Report

MJD Foundation - Groote Eylandt Assistive Technology Feasibility Study

An investigation into the opportunities to build local capacity to deliver NDIS supports specific to Assistive Technology
National Disability Insurance Scheme (NDIS) Indigenous health Disability Assistive technology Northern Territory
Description

This Groote Eylandt Assistive Technology (AT) Feasibility Study investigated the National Disability Insurance Scheme (NDIS) rollout on Groote Eylandt with a view to determining whether there are opportunities for local organisations to build capacity to deliver Assistive Technology (AT) supports funded by the NDIS. AT includes a broad range of products, supports and services that may assist a person with a disability to function and achieve their goals. Some common examples of AT include walking aids, wheelchairs, communication devices and software, prosthetics and orthotics, and home modifications.
The local Groote Eylandt disability support market is thin and fragile, with only 3 active NDIS registered support providers. These providers are experiencing issues with staff accommodation shortages, rising travel costs and staff retention. Local organisations are interested in the community development opportunities for local jobs, but they are under ever increasing pressure to meet multiple demands. They are interested, but are extremely cautious about the NDIS. Building the capacity of local organisations to deliver NDIS supports can improve the timeliness and costs of services for participants, and importantly provide the opportunity for local training, employment and economic activity. Local workers could also support visiting specialist AT services by implementing programs, performing low risk maintenance and implementing recommendations between visits.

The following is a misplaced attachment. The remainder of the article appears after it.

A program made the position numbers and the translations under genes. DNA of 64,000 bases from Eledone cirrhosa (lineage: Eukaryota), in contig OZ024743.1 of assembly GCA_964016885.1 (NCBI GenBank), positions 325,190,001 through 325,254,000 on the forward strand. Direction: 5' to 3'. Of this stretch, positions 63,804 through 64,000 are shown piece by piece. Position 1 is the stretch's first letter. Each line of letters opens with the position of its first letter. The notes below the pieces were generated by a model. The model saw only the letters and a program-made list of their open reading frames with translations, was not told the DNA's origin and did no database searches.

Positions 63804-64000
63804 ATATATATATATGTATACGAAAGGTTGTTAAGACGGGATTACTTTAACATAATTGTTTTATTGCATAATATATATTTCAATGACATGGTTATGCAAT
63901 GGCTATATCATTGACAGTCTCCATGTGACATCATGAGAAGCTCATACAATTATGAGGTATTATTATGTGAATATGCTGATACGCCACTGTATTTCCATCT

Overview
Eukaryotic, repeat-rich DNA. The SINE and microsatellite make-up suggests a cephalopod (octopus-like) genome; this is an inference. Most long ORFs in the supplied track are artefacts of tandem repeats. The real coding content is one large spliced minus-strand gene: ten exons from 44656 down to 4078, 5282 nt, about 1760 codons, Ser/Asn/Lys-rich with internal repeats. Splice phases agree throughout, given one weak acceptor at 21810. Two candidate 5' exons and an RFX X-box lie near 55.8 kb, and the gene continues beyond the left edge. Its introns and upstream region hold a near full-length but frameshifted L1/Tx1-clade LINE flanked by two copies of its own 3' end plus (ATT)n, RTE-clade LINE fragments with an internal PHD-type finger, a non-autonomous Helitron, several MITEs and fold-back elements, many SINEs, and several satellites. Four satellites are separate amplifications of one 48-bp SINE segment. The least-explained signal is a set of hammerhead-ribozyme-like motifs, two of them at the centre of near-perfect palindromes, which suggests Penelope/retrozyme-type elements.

Key Findings:

  • The establishment of a standalone Assistive Technology service on Groote Eylandt would not be financially viable within the current NDIS pricing associated with participant plans alone due to low work volume.
  • The benefits of a local AT support provider to individuals living with a disability, however, would be significant, as would the potential community benefits due to local jobs being created for minor repairs & maintenance, and disability support roles.
  • Undertaking such a venture would have the highest chance of success through an existing local organisation, and by treating the endeavour as a community development ‘place based’ project with a hybrid funding model utilising supplementary sources of funding in addition to NDIS participant plans.

 

Publication Details
Publication Year:
2019